Among the nine hundred species of Solanum less than a dozen have this property of forming tubers, but similar growths are formed at the ends of the shoots of the common bramble, of Convolvulus sepium, of Helianthus tuberoses, the so-called Jerusalem artichoke, of Sagittaria, and other plants.
The most characteristic members of the order are twining plants with generally smooth heart-shaped leaves and large showy white or purple flowers, as, for instance, the greater bindweed of English hedges, Calystegia sepium, and many species of the genus Ipomaea, the largest of the order, including the "convolvulus major" of gardens, and morning glory.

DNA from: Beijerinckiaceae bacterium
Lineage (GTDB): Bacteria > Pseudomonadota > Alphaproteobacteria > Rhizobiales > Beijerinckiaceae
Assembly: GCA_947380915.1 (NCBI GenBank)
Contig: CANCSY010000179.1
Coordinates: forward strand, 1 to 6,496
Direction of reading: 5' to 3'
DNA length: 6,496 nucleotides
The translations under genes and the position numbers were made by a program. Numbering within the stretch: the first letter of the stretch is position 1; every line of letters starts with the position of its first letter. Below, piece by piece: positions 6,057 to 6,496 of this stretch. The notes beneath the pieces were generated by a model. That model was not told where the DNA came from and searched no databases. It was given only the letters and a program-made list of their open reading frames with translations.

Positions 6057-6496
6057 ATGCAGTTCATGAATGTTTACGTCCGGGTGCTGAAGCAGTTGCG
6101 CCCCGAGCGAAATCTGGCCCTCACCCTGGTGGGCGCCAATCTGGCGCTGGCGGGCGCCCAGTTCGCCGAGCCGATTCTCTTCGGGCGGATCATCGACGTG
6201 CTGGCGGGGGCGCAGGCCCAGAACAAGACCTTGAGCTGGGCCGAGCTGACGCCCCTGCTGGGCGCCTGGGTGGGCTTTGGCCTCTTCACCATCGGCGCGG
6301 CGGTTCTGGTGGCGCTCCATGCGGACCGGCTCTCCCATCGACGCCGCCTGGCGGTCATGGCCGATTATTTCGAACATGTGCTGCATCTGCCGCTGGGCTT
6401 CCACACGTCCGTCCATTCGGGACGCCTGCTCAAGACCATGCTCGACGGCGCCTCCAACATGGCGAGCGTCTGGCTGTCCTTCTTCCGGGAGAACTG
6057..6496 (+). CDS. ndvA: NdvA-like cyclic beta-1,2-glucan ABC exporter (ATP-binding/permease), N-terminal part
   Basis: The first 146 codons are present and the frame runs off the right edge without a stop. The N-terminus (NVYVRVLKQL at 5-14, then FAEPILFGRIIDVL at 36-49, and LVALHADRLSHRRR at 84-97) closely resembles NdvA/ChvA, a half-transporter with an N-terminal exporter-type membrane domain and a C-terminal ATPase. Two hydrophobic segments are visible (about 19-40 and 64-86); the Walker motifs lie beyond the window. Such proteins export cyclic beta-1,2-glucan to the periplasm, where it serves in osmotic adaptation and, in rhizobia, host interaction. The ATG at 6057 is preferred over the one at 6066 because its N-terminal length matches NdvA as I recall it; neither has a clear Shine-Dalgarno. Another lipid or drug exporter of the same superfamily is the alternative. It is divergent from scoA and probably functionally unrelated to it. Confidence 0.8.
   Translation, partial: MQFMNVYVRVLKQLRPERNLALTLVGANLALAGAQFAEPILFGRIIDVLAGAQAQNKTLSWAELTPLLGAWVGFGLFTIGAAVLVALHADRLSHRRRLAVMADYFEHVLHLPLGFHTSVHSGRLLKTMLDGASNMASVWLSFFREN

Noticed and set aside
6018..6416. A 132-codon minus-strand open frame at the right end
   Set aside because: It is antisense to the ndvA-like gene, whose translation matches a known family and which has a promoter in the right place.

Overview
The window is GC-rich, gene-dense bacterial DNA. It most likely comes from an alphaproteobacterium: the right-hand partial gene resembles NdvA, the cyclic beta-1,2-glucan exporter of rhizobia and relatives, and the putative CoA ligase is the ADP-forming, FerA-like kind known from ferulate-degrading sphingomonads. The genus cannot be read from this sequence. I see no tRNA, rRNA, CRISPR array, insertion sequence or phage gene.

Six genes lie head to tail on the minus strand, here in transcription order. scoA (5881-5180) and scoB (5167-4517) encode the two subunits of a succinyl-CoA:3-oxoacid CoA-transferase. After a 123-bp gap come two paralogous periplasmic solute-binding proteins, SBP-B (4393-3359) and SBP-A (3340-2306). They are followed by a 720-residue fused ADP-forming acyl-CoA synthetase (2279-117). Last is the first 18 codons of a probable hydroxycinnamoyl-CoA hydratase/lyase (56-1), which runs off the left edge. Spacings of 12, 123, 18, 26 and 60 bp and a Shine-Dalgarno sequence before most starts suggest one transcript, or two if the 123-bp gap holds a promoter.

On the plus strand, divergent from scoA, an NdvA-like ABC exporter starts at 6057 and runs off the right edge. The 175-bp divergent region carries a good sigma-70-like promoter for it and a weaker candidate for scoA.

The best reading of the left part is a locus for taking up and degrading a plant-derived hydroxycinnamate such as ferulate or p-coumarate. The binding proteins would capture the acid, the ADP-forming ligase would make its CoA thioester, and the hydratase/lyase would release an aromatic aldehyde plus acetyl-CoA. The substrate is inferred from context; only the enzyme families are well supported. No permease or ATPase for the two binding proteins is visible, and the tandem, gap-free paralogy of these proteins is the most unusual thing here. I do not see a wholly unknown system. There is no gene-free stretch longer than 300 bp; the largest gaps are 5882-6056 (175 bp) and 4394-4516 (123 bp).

The large showy flowers are visited by insects for the honey which is secreted by a ring-like disk below the ovary; large Convolvulus sepium, slightly reduced.
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